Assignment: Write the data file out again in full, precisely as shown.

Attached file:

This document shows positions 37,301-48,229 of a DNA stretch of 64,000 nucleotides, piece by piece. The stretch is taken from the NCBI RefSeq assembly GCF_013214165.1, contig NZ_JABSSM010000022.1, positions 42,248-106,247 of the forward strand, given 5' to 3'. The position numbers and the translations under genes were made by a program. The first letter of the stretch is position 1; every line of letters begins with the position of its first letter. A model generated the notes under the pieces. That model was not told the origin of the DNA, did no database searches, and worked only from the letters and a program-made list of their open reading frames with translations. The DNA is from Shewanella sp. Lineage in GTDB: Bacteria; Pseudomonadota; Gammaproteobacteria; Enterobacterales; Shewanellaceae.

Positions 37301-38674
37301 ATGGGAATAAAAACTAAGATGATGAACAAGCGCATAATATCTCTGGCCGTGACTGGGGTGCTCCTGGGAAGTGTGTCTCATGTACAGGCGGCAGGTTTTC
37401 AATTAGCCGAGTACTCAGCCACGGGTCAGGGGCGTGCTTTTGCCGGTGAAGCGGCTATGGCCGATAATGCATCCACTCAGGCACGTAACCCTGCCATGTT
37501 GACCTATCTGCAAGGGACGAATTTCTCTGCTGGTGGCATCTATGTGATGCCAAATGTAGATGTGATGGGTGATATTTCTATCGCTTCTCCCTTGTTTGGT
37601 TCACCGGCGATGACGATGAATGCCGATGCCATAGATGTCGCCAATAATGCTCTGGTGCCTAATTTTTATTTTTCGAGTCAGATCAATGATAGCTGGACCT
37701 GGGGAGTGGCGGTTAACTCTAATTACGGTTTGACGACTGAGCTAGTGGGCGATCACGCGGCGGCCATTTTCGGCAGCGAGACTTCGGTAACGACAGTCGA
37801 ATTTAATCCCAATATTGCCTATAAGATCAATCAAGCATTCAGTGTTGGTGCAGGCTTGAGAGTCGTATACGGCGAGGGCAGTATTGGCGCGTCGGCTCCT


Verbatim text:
This document shows positions 37,301-48,229 of a DNA stretch of 64,000 nucleotides, piece by piece. The stretch is taken from the NCBI RefSeq assembly GCF_013214165.1, contig NZ_JABSSM010000022.1, positions 42,248-106,247 of the forward strand, given 5' to 3'. The position numbers and the translations under genes were made by a program. The first letter of the stretch is position 1; every line of letters begins with the position of its first letter. A model generated the notes under the pieces. That model was not told the origin of the DNA, did no database searches, and worked only from the letters and a program-made list of their open reading frames with translations. The DNA is from Shewanella sp. Lineage in GTDB: Bacteria; Pseudomonadota; Gammaproteobacteria; Enterobacterales; Shewanellaceae.

Positions 37301-38674
37301 ATGGGAATAAAAACTAAGATGATGAACAAGCGCATAATATCTCTGGCCGTGACTGGGGTGCTCCTGGGAAGTGTGTCTCATGTACAGGCGGCAGGTTTTC
37401 AATTAGCCGAGTACTCAGCCACGGGTCAGGGGCGTGCTTTTGCCGGTGAAGCGGCTATGGCCGATAATGCATCCACTCAGGCACGTAACCCTGCCATGTT
37501 GACCTATCTGCAAGGGACGAATTTCTCTGCTGGTGGCATCTATGTGATGCCAAATGTAGATGTGATGGGTGATATTTCTATCGCTTCTCCCTTGTTTGGT
37601 TCACCGGCGATGACGATGAATGCCGATGCCATAGATGTCGCCAATAATGCTCTGGTGCCTAATTTTTATTTTTCGAGTCAGATCAATGATAGCTGGACCT
37701 GGGGAGTGGCGGTTAACTCTAATTACGGTTTGACGACTGAGCTAGTGGGCGATCACGCGGCGGCCATTTTCGGCAGCGAGACTTCGGTAACGACAGTCGA
37801 ATTTAATCCCAATATTGCCTATAAGATCAATCAAGCATTCAGTGTTGGTGCAGGCTTGAGAGTCGTATACGGCGAGGGCAGTATTGGCGCGTCGGCTCCT